Nowadays, short-form content is all the rage. Just look at TikTok’s astounding popularity amongst younger generations. It has lead to the development of new and compelling video formats that are mostly found in feeds with a passive discovery mechanism. Or as the younger generations (ominously) call it: the algorithm. In this post, we’ll take a look at how businesses should respond to this trend. We’ll also discuss where short-form video fits within a wider creative content marketing strategy.
What is short-form video?
Short-form video is not quite the same as videos that are short. It refers to videos that are roughly 06-60 seconds long, organically distributed through feed-orientated social media platforms, and consumed overwhelmingly through mobile devices. They are typically, but not always, shot vertically. This is to keep in line with the screen they’re typically consumed on. You can find short-form videos on TikTok, Instagram Stories, YouTube shorts, and the like.
What about 30-second ads? Are they also considered short-form content? Not in this context. We’re really referring to formats created for organic distribution rather than paid. Another example are short films. They’re historically considered short-form, but in the online world where video has been led by YouTube formats, something that’s 5 to 10 minutes in length is actually considered a mid-length piece.
How short-form video works
Short-form video is mostly passively distributed. The user opens up the app in question, presses a button, then receives a stream of content, which they may choose to watch or skip depending on their interests. Depending on the app, the feed is influenced by different things. Instagram’s feed is influenced by who you have chosen to follow, whereas TikTok focuses more on your engagement level with the content and what the algorithm thinks you’re most likely to engage with next. YouTube Shorts sit somewhere in the middle, combining subscription factors, demographic and other data into a complex recommendations algorithm.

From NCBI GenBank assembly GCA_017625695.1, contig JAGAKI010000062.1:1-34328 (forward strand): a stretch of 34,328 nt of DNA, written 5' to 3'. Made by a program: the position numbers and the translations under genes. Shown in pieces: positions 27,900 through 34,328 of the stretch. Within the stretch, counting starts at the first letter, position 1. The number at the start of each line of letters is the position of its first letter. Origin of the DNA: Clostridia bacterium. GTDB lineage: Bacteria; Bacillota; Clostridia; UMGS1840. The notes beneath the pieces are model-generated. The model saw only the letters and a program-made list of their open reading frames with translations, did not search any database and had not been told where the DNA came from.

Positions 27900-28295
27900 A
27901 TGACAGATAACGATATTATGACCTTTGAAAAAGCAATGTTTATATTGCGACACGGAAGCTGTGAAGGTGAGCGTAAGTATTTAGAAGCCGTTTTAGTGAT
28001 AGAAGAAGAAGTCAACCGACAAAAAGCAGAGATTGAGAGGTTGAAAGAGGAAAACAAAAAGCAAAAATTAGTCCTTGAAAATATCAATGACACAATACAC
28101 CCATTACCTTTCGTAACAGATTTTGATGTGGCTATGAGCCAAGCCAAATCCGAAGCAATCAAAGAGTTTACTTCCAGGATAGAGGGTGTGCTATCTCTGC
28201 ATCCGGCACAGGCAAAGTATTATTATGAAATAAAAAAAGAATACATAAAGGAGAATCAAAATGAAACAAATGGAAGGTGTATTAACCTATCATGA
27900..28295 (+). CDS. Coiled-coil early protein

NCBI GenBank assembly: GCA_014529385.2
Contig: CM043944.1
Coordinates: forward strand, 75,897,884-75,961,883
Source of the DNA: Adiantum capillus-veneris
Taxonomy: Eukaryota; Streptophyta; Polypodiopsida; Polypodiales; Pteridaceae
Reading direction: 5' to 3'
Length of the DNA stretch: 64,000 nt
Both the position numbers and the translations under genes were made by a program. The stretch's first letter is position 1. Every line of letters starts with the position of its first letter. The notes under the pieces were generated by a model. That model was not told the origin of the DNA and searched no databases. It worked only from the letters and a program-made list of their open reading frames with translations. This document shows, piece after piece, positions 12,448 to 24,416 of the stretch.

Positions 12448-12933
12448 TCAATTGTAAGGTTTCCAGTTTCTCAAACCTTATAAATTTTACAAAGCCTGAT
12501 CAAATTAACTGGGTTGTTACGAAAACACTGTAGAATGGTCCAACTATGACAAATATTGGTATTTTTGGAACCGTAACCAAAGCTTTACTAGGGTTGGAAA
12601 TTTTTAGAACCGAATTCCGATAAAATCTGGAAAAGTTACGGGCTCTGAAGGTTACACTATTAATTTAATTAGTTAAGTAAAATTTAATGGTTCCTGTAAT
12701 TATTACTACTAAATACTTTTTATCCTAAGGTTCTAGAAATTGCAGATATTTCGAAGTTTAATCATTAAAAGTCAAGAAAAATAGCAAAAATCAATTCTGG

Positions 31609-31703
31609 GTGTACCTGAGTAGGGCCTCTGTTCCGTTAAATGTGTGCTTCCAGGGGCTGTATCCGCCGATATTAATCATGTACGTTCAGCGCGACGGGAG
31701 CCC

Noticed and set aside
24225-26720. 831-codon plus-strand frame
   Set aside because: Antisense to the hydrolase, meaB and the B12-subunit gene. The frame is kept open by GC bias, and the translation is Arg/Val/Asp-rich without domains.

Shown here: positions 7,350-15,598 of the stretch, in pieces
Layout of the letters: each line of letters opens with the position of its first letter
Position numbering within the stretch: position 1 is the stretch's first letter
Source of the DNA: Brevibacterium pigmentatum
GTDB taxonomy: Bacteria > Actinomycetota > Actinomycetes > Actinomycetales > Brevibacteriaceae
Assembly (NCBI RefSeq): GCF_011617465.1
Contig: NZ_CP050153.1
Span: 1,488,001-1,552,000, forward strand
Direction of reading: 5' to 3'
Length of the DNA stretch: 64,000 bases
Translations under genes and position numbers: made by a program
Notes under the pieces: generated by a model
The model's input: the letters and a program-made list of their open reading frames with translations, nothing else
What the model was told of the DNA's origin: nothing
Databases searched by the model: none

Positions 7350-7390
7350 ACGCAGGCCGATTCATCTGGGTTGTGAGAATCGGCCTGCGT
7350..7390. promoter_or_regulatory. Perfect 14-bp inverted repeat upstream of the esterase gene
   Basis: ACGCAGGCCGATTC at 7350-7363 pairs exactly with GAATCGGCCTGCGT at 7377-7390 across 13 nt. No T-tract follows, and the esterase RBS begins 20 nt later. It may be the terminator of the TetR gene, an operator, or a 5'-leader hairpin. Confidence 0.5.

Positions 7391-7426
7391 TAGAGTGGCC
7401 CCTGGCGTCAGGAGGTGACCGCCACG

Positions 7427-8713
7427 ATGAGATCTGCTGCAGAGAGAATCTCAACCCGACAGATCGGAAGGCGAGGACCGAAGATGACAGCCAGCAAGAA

Quickly capture people’s attention
Short-form video is geared exclusively to offer instant appeal. There’s a 1-3 second window where users will decide whether to keep watching or move on to the next thing. So you only have a few seconds to try and capture people’s attention. Combined with the short nature of the content, this means that most videos follow a “gag” format. Every video that works immediately sets expectations of what the audience will receive, then swiftly delivers or subverts it.
People primarily watch short-form videos on their smartphones. Because this usually happens in in public, most people turn off their sound and watch videos in silence. This means all of the storytelling and creative execution needs to be primarily visual. Videos can still include music, though. After all, some of the most successful short-form videos use music extremely effectively. But it’s important to keep in mind that the essential message and narrative of any video needs to be communicable without sound, such that the essence of it still holds together.
So what can you do for existing videos? You can adapt existing videos by including subtitles and visual overlays where audio or speech is critical to understanding. You can also visually point out to users that the essential “gag” is tied to the musical/aural aspect of the video.